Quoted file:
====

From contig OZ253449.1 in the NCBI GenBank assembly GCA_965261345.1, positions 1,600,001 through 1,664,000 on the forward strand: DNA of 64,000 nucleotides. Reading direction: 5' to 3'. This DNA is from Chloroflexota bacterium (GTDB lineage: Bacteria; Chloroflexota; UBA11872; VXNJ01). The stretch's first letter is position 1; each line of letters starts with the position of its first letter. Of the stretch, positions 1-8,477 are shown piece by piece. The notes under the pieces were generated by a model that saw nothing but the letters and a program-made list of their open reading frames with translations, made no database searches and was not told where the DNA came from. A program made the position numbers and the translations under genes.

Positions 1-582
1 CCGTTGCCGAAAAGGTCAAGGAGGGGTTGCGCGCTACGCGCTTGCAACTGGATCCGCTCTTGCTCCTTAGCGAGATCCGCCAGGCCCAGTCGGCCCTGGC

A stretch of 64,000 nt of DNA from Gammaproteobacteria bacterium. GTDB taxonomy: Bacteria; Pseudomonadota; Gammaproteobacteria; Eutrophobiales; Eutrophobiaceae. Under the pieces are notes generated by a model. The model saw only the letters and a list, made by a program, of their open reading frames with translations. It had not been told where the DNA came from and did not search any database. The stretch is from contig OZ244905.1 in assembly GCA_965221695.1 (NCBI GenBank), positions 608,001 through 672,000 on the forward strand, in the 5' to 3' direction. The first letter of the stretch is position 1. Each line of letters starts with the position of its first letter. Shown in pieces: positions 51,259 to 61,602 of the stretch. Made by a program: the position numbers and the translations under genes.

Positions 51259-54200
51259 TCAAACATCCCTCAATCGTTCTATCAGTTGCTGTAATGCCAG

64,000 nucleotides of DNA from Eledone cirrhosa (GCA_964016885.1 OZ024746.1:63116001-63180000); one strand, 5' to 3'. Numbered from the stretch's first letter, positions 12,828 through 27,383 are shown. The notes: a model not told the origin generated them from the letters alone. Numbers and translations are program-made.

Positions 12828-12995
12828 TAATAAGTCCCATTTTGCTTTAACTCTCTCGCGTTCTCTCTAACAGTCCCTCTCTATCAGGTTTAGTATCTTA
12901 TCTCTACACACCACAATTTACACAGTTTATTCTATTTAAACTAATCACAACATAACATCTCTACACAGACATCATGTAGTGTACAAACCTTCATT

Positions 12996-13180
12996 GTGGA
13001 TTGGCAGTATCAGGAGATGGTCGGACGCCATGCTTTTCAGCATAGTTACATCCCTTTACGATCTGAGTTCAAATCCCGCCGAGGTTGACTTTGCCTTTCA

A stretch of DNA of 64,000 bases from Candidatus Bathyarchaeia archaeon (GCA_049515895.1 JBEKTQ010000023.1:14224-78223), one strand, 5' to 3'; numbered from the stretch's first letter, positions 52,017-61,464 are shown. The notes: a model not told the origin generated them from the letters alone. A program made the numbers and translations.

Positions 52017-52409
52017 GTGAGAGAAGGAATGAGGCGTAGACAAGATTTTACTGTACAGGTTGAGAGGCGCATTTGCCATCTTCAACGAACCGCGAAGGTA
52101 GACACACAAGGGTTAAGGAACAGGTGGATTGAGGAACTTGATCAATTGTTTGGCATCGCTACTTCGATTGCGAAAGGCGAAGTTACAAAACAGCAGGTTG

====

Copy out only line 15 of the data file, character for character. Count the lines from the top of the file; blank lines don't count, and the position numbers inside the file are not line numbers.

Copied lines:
Positions 52017-52409